GSA Instructional Letter
The purpose of this Instructional Letter (IL) is to establish the General Services Administration’s (GSA) policy on open source software development and publication and to communicate responsibilities to the organization for compliance with Office of Management and Budget’s (OMB) open source policy. Specifically, the IL includes the following:
a. A rationale for implementing open source code produced by/for the agency; and
b. The incorporation of M-16-21, OMB’s Federal Source Code Policy: Achieving Efficiency, Transparency, and Innovation through Reusable and Open Source Software requirements.
GSA is known for being forward-thinking with implementing new technologies. As part of GSA IT’s technical vision, “Be Open,” GSA has taken an open-first approach to data, Application Programming Interfaces (APIs), and source code. Specifically, GSA developed a workgroup with representation from multiple technology program offices to identify good processes for publishing open source code. Around the same time, OMB published the Federal Source Code Policy, M-16-21, which highlighted the importance of creating an agency-wide process of releasing open source code.
This IL applies to all Heads of Services and Staff Offices (HSSOs) and Regions.
This IL requires GSA organizations to account for and publish their open source code in accordance with OMB M-16-21 including:
a. Establish a new baseline of software development and acquisition that supports an open source approach as it promotes GSA IT’s vision goal of “Being Open;”
b. Maintain a posture of being “open first” and requiring justification for new custom code that will not be opened;
c. Utilize a publication process that is the responsibility of the organization releasing code. (Note: The GSA Chief Technology Office (CTO) is leading an effort with Security and Acquisition IT Offices in developing an automated code scan and release process to be published on GSA’s open source policy repository with further instructions for use.);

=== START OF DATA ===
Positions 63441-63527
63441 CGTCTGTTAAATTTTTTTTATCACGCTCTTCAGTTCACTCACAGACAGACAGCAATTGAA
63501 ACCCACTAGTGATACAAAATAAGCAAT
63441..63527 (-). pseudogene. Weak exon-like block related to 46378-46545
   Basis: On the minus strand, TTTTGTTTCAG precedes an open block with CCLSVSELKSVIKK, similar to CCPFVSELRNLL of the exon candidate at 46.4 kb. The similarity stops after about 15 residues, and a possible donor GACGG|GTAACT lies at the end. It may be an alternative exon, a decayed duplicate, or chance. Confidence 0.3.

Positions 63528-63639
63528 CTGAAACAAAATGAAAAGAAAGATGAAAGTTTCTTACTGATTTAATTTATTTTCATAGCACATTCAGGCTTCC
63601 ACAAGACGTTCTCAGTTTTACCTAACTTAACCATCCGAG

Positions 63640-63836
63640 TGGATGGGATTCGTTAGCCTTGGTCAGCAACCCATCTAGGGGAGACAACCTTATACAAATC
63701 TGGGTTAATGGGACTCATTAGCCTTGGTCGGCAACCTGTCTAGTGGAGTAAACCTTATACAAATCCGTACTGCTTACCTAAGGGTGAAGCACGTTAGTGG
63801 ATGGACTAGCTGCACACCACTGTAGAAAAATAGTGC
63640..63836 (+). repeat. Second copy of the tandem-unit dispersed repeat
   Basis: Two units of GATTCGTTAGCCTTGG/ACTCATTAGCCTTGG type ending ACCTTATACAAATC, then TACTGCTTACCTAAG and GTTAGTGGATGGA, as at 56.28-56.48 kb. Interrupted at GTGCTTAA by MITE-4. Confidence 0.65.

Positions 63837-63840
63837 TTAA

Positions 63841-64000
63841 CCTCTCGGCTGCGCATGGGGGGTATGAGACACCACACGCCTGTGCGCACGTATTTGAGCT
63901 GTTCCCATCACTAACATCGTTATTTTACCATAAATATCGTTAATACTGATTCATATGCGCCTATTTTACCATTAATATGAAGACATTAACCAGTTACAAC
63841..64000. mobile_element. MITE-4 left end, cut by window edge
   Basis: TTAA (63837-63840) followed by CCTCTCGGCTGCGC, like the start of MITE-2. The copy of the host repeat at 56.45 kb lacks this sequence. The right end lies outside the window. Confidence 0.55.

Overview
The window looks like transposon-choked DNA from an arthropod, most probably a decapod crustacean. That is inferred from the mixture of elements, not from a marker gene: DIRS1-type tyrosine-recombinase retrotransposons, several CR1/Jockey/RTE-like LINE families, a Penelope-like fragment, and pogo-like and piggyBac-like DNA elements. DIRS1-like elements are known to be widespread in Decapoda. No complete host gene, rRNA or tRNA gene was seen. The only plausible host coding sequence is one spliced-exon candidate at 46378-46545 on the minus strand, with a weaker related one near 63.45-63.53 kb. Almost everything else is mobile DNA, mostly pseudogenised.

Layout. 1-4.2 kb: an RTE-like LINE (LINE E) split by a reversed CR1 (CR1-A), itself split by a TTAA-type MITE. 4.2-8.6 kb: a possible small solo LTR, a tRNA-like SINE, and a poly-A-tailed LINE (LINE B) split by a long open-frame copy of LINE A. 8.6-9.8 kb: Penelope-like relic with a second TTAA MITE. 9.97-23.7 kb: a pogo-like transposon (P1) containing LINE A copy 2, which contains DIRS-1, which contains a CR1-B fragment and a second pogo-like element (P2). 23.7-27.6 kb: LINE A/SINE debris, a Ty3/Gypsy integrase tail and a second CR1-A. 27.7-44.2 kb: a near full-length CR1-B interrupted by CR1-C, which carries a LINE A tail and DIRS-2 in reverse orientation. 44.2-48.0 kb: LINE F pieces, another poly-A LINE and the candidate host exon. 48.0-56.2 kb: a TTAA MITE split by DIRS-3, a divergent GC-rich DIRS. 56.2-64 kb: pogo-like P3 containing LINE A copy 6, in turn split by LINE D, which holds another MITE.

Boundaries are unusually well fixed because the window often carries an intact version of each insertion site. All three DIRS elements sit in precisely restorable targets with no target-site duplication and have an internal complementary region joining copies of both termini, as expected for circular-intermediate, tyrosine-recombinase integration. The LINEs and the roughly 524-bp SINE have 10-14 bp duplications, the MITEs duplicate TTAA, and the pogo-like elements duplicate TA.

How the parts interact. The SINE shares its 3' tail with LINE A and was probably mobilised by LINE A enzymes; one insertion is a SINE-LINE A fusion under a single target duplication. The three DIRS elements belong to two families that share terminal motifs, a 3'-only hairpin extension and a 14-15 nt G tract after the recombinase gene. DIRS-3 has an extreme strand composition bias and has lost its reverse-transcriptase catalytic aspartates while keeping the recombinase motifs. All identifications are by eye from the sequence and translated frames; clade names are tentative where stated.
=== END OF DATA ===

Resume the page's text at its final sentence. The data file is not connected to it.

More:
d. Release open source code through a public-facing software version control platform including code developed by GSA personnel and contractors;
e. Ensure contracts follow OMB’s three-step software analysis outlined in M-16-21 and include contract requirements for open source code requirements when applicable. Contracts for custom development of software must also acquire and enforce rights sufficient to enable Government-wide reuse of custom-developed code (Note: Further collaboration to occur with the GSA Chief Procurement Officer outlining procedures regarding contracts and OSS.); and
f. Include a metadata file in each project’s source code repository. The metadata file will contain information about the project that can be included in GSA’s code inventory.
GSA is responsible for the following:
b. Being “open first” for implementation of all code with custom code not being compliant requiring justification for not being so;
d. Moving to a standard Version Control System as identified by the CTO’s office allowing for future compliance via automation;
e. Publishing all new open source code, barring some exceptional request. This allows GSA to be the example agency by exceeding the policy directed 20 percent code release; and
f. Publishing the inventory JSON on www.gsa.gov/code.json.
DAVID SHIVE Chief Information Officer Office of GSA IT